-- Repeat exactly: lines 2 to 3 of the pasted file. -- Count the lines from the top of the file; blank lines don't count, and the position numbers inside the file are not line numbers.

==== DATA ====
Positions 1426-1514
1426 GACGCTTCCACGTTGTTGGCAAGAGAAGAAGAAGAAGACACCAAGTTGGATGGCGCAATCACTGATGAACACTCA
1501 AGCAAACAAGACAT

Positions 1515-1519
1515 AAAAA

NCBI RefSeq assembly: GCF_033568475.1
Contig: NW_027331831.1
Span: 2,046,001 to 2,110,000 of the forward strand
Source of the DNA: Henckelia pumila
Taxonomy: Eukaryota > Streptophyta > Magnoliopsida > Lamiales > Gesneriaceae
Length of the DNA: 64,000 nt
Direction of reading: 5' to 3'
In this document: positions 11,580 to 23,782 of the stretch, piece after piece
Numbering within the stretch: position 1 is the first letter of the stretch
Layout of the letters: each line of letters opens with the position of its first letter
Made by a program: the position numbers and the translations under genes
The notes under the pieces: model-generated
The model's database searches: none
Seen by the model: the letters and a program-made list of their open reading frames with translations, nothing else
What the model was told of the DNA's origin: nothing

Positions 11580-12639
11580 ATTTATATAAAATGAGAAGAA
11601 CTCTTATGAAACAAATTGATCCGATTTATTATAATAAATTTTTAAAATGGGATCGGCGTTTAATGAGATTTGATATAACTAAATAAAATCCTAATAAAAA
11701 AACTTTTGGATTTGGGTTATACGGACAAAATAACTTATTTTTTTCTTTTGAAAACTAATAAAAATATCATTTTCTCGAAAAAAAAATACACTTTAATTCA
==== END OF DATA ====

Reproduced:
1426 GACGCTTCCACGTTGTTGGCAAGAGAAGAAGAAGAAGACACCAAGTTGGATGGCGCAATCACTGATGAACACTCA
1501 AGCAAACAAGACAT